But didn't Abl leadership throw up the likes of GC?

"One of the reasons why I left the public service, and then community organisations, was because of the slowness with which they moved on these issues."

But when the PS 'moves quickly' isn't that more likely to result in top-down solutions and even coercion?

"But if the Report's findings seem repetitive, it may well be because like many things in Indigenous affairs, the solutions are outstanding; they have been known for years and have not been acted upon. In the meantime, things are deteriorating... you'd be left with the same ol', same ol' story about why action hasn't been taken, why discriminatory treatment of Aboriginal people still exists when it comes to the delivery of various services, etc."

What are these solutions and why haven't they been undertaken?

I'm not being provocative -- genuinely asking your opinion here because I don't get it...


"The idea of using force, whether soft or heavy-gloved, is implicit in Pearson and Rundle's solutions: coercion; provocation; violence. Doesn't anyone have any better solutions?"

I mean, there is an argument that violence is already substantively in the system - both epistemic and physical. Not that I think anyone should be picking up AK47s, but I might understand* it if someone did.

*Note: 'understand' not meaning 'support'.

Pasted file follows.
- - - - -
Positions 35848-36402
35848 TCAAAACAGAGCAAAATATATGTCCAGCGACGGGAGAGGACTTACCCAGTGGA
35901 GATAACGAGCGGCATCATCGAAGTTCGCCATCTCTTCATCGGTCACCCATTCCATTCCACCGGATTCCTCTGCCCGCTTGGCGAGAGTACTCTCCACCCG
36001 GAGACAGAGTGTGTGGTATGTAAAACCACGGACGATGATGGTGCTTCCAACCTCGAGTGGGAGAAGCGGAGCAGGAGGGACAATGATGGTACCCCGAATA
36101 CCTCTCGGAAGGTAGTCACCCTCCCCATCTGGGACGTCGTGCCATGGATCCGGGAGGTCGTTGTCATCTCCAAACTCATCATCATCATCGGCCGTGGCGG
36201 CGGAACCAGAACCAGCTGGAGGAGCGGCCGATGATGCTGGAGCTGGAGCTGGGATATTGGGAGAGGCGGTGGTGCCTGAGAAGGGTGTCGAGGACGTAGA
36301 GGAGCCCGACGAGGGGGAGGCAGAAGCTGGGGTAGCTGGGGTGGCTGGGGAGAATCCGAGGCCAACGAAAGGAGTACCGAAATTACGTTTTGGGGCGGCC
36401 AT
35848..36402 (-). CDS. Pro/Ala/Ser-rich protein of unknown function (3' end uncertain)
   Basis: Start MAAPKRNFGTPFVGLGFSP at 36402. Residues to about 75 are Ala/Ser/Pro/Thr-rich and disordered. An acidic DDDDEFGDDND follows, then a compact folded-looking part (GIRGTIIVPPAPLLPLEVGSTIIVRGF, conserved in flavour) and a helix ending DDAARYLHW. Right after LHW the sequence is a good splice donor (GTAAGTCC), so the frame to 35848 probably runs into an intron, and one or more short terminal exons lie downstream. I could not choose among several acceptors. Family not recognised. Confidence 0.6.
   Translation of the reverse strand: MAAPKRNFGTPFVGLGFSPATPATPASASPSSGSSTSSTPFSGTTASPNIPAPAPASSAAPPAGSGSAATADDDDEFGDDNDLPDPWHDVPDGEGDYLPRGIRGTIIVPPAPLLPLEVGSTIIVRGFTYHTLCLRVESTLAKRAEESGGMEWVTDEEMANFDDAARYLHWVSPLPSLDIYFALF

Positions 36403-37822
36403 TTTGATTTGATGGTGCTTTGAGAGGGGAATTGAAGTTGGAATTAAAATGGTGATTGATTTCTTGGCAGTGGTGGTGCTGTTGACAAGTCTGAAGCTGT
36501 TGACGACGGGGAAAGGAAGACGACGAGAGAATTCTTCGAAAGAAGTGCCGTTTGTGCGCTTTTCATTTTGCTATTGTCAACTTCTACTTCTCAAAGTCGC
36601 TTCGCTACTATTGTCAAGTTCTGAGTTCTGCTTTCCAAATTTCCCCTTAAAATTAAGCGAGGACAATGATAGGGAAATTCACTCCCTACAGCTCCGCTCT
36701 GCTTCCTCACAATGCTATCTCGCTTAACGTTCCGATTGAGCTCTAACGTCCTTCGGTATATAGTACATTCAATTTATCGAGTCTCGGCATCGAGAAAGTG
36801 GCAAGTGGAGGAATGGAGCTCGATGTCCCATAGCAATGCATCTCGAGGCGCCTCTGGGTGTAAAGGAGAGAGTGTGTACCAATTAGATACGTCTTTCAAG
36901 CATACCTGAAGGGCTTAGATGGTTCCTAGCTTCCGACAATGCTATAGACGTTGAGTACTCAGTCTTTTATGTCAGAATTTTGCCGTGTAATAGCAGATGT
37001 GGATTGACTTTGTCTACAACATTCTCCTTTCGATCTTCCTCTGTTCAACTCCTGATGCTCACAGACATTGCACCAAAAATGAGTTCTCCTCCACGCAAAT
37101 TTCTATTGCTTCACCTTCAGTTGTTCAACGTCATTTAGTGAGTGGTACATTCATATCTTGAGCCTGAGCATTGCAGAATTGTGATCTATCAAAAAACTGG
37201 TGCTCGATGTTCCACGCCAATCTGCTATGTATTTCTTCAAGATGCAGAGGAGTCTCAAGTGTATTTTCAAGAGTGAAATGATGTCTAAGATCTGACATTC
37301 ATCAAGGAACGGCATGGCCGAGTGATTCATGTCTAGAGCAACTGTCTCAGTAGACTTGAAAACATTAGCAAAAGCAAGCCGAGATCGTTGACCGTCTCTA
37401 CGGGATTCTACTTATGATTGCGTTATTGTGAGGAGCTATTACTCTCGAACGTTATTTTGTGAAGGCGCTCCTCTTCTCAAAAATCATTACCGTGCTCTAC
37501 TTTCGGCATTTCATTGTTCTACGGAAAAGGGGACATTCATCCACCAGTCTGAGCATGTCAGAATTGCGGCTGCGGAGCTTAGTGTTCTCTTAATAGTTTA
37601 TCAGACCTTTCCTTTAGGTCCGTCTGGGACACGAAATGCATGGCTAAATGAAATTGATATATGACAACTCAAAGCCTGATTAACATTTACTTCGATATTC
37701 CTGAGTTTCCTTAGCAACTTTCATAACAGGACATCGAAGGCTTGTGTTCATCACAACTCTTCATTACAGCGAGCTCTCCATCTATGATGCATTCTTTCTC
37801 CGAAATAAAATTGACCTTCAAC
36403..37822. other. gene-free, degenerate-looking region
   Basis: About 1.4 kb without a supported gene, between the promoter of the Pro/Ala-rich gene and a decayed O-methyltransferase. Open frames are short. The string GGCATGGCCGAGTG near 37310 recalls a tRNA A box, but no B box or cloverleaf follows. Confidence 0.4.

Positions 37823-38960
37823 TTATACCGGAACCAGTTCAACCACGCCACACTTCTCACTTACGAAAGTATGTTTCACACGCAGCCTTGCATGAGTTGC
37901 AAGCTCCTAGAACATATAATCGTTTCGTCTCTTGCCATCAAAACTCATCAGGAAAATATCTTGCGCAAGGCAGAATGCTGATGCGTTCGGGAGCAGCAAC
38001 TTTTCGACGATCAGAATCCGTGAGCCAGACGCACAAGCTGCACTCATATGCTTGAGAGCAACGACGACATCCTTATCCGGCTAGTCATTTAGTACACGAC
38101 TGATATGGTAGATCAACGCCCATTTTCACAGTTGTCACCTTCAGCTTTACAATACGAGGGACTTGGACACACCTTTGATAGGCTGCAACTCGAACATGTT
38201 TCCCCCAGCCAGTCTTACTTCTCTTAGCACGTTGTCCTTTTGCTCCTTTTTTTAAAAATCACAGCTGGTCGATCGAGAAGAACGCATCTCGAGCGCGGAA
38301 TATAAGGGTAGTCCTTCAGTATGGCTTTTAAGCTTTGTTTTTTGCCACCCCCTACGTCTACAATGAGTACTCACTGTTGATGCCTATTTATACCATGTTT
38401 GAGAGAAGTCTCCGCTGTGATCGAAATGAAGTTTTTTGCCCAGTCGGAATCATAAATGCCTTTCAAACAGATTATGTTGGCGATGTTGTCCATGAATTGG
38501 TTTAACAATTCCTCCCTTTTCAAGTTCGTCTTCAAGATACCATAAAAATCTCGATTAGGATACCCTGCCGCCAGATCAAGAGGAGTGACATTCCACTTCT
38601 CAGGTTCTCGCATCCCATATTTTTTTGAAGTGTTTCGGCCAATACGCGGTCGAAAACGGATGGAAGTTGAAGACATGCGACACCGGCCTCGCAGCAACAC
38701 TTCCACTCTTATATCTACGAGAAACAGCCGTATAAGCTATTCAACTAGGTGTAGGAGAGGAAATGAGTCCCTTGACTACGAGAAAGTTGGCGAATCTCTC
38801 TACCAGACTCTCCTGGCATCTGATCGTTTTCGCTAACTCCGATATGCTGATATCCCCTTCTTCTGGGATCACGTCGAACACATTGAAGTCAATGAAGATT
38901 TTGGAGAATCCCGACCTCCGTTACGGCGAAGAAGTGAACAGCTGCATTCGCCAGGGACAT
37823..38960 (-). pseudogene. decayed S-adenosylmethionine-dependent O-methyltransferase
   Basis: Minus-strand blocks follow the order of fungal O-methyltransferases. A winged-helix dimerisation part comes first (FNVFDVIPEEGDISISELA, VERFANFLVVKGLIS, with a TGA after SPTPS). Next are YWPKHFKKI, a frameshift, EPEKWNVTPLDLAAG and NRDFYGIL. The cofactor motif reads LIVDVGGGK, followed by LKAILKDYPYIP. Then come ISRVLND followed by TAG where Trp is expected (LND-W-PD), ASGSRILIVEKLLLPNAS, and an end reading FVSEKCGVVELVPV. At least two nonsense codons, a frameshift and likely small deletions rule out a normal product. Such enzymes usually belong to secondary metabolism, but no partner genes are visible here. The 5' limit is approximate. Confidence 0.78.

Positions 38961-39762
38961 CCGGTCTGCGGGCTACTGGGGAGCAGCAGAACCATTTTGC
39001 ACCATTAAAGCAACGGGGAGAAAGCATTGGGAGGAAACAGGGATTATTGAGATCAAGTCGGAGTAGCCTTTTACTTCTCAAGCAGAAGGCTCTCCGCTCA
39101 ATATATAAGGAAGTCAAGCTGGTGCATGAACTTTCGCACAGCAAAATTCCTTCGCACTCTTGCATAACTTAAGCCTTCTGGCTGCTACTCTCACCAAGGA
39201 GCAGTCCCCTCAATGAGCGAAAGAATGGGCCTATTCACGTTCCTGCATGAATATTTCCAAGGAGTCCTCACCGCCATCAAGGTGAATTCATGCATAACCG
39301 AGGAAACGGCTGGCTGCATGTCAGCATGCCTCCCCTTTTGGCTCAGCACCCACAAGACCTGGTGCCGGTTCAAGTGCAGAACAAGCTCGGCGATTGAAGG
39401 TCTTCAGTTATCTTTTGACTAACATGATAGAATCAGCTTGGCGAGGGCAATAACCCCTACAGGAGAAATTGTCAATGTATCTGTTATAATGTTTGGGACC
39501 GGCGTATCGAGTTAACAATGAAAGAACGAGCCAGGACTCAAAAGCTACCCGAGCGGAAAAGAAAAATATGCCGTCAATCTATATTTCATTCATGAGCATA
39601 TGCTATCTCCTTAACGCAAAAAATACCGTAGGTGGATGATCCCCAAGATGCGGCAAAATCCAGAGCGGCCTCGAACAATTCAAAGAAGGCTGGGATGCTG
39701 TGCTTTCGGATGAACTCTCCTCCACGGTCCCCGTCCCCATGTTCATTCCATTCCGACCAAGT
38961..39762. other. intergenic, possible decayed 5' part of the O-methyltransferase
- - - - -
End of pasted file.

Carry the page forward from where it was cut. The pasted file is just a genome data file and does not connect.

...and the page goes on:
Yes, true -- there is a history of bureaucratic and psychological violence implicit in the system.

>Well, I must admit to coming to your blog to find a potted solution to Australia's most difficult problem...But when the PS 'moves quickly' isn't that more likely to result in top-down solutions and even coercion?But didn't Abl leadership throw up the likes of GC?<

Um yeah, ATSIC was a bit like the Sopranos without the guns (an insider speaks -- and just as funny). The ATSIC Board was unwise to vote GC in as Chair; and they let Sugar maintain a stranglehold on things he shouldn't have been allowed to have.

But ATSIC was also unfairly vilified by the media. Lower down, away from the showpony level, at the Regional Council level there were many quiet achievers and solid performers who wanted to make a difference to their communities (and in the case of Victoria, set up men's groups and anti-FV programs -- there's a lot of unrecognised work).

Every government/institution throws up a few bad eggs -- after all, didn't the American electorate vote for the likes of George Bush? Didn't the Australian electorate vote for the likes of John Howard? I don't think what happened to ATSIC is reason enough for Aboriginal people to be denied democratic rights in appointing their own leaders, developing their own governance systems.

Since getting rid of ATSIC, the government has just appointed their stooges in other positions. It's all been part of a long-term agenda. There's only space for dissident voices these days. Interesting to see if Ruddy will leave as is or change things.

have to run...
our internet's been down all day, I've only gotten in just now